How to Increase Protein Intake for Building Muscle

by Benjamin Bunting BA(Hons) PGCert

Ben Bunting BA(Hons) PGCert Sports and Exercise Nutrition Level 2 Strength and Conditioning CoachWritten by Ben Bunting: BA, PGCert. (Sport & Exercise Nutrition) // British Army Physical Training Instructor // S&C Coach.

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  • What is protein?
  • Why Do You Need Protein?
  • How much protein should you consume daily?
  • What foods are the highest in protein?
  • How else can I build muscle?¬†

It's hard to build muscle mass. You may see immediate results when you first start exercising, but your progress will soon plateau. 

You can also be held back by life. Whether it's a busy schedule, family obligations, or simply being 'past prime', it is difficult to maintain progress. 

To maintain and increase muscle mass, eating more protein is essential. It is important to keep in mind that our diet can be just as, or even more, important than the workouts we perform. 

How can you increase your protein intake? 

Is protein the only way to encourage muscle protein synthesis or can we do other things? 

This article will show you how to increase your protein intake to build muscle mass. 

What is Protein?

The macronutrients we require to perform our basic body functions are carbohydrates, fats and protein. 

Protein is essential for our growth, muscle building, bone health and hormone regulation. It also forms the basis of hair and nail. 

Amino acids are the building blocks of protein. Many of the amino acids that our bodies can produce are amongst the twenty available. We can get only nine of the essential amino acids through dietary proteins. 

Essential amino acids play a key role in the synthesis of muscle proteins, so a diet high in protein is important to building muscle. 

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How much protein should you consume daily?

FDA suggests that adults consume at least 50 grams protein per day. This is however based on 200 calories per day. The majority of adult men will require much more food than 2000 calories to maintain themselves, especially those who exercise regularly. 

Better to aim for around 35%. You can set a specific goal if you're serious about muscle building. Aim for between 1.5 and 2 grams per kilogram per day. 

You can eat up to 140g of protein per day if you weigh 80 kg. This is equivalent to 2 large chicken breasts and 4 large eggs, plus a whey protein drink. 

What foods contain the most protein?

To get the best out of your exercise, you must first ensure that you have a balanced and healthy diet. The hardest part for many people is getting enough protein. 

Many people today consume a diet that is high in carbohydrate. It's not bad to eat carbs! Balance is the word of the day. We must have carbs to fuel our exercise. 

Meat-Based Protein Sources

Lean meats like: 

  • "Chicken"
  • Turkey
  • Tuna
  • Reduced fat beef mince
  • Salmon
  • Mackerel
  • Sirloin, for example.¬†sirloin)

Vegetarian Protein Sources

Most vegetarians can eat these animal products. 

  • Eggs
  • Cottage cheese
  • Greek Yogurt
  • Milk
  • Whey Protein Powders¬†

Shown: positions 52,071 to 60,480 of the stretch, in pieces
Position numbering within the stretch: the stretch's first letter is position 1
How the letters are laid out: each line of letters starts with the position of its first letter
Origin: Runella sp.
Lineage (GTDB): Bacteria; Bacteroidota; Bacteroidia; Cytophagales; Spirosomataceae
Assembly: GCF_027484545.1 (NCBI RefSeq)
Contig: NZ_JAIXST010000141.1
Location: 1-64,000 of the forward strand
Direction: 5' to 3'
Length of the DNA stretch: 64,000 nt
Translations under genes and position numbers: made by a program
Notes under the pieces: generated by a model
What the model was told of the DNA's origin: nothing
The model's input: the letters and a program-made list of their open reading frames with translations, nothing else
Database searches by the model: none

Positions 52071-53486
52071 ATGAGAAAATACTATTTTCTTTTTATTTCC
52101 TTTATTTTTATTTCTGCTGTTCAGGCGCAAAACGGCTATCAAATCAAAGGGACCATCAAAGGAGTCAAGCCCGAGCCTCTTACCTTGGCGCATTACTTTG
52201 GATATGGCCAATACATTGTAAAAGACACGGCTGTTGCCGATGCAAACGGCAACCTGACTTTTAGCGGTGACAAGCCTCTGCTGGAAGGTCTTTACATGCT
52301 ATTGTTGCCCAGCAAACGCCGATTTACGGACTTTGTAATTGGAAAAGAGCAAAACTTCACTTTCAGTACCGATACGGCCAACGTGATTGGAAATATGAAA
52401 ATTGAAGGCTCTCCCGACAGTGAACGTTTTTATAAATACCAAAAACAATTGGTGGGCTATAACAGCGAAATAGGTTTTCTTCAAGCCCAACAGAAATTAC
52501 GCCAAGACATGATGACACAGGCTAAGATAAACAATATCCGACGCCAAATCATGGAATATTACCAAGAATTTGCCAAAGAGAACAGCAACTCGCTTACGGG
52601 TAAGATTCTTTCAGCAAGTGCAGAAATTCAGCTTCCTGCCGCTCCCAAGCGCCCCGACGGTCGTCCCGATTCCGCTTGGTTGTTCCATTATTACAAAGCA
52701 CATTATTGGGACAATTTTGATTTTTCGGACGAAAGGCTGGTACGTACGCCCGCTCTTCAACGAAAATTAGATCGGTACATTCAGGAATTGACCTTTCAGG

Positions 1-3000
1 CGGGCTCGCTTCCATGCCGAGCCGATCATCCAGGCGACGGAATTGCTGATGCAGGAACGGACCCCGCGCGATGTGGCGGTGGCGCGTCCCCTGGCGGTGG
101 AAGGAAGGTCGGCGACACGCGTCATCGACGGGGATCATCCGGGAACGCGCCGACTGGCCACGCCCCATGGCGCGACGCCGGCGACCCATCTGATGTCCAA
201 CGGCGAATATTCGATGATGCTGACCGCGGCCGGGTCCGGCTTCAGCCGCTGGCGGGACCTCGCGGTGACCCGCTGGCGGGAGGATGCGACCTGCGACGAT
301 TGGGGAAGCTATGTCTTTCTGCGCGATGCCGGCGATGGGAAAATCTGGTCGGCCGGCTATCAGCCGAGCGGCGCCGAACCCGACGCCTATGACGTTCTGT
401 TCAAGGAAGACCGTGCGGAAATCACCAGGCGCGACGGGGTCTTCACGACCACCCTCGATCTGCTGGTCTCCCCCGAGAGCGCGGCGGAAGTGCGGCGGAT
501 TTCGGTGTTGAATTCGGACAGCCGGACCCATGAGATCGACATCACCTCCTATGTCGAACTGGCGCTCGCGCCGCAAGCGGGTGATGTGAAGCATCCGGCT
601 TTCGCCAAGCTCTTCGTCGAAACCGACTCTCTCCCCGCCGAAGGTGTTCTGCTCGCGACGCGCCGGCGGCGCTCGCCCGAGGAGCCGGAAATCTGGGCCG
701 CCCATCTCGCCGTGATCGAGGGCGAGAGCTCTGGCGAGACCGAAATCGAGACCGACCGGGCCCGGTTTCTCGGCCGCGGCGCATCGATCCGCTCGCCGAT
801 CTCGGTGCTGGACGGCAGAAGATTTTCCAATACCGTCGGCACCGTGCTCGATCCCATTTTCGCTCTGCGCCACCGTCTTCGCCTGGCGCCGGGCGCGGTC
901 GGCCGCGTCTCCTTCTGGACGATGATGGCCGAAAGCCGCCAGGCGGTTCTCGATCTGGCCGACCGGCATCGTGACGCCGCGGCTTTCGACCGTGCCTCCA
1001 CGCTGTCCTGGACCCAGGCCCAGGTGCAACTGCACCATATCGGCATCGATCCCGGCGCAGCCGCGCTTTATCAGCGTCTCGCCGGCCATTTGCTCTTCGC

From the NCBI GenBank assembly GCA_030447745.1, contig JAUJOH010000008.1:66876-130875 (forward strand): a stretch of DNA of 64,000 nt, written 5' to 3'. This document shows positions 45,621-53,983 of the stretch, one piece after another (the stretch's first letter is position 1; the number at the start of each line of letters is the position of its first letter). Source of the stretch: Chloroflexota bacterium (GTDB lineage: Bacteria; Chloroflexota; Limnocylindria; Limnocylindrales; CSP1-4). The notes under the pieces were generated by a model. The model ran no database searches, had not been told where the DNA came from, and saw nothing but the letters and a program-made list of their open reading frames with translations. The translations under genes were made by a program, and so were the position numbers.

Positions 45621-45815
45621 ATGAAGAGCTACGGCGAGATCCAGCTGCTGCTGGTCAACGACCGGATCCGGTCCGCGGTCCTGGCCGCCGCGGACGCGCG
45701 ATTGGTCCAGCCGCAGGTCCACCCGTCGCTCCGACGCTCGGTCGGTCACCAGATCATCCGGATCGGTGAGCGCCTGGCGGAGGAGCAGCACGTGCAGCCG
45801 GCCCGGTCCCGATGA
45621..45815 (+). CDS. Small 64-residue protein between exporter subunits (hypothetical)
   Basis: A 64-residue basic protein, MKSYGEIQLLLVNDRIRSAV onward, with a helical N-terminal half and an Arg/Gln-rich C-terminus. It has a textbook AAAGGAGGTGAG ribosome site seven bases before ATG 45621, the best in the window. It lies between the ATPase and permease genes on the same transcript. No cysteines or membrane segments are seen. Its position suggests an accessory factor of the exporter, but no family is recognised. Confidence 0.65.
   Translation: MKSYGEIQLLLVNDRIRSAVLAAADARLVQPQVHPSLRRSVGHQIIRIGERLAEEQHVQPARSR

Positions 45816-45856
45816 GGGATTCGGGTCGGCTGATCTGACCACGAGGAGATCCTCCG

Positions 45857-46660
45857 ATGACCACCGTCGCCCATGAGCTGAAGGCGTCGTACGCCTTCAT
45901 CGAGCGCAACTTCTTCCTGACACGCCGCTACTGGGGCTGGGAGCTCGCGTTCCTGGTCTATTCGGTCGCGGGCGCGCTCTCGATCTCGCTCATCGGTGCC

Vegan Protein Sources

There are plenty of other great sources of protein if you cannot consume animal products. 

Even if you're not vegan, plant-based foods are still an important part of your diet. 

  • Nuts, especially almonds
  • Legumes
  • Peanut Butter
  • Soybeans
  • Lentis
  • Tofu
  • Seitan
  • Chia seeds
  • Quinoa
  • Hemp seeds
  • Protein powders made from plants

How else can you build muscle mass?

If you're committed to your workout program and eat healthy, but still don't see the results that you want, what can you do? 

Supplements can help you achieve your goals if you're feeling frustrated by the lack of results. Supplements can help you get all the nutrients that your body needs in a balanced diet. 

Military Muscle  will help you achieve your desired physique. Our powerful, legal and all-natural alternative to steroids will help you achieve the physique of your dreams. Military Muscle will help you lift more weight and stay longer at the gym.

Conclusion

Protein, one of the three macronutrients (along with carbohydrates and fat) that provide energy, is crucial for building muscle.

Naturally found in foods such as meat, dairy products, fish, beans and nuts; conveniently available as quick-and-convenient powder 'protein shakes' that can easily be added to oatmeal or blended into smoothies; higher quality proteins contain leucine as a key contributor to muscle synthesis.

Look for complete proteins which contain all essential amino acids while being high in glycerol for carb delivery support.

Assuming you're weight training regularly in an energy surplus environment, increasing your daily protein needs from the recommended allowance of 0.8 g/kg is recommended for optimal muscle building. Aiming for approximately 1.6-2.2 grams per kilogram could help.

Be sure to consume protein at each of your meals and snacks, making sure to incorporate an array of nutritious protein sources like lean meats, fish, eggs, dairy, beans, nut butters and plant-based options like yogurt cottage cheese and hummus into the mix. Timing your protein consumption around exercise also optimizes its immediate anabolic impact on muscle.

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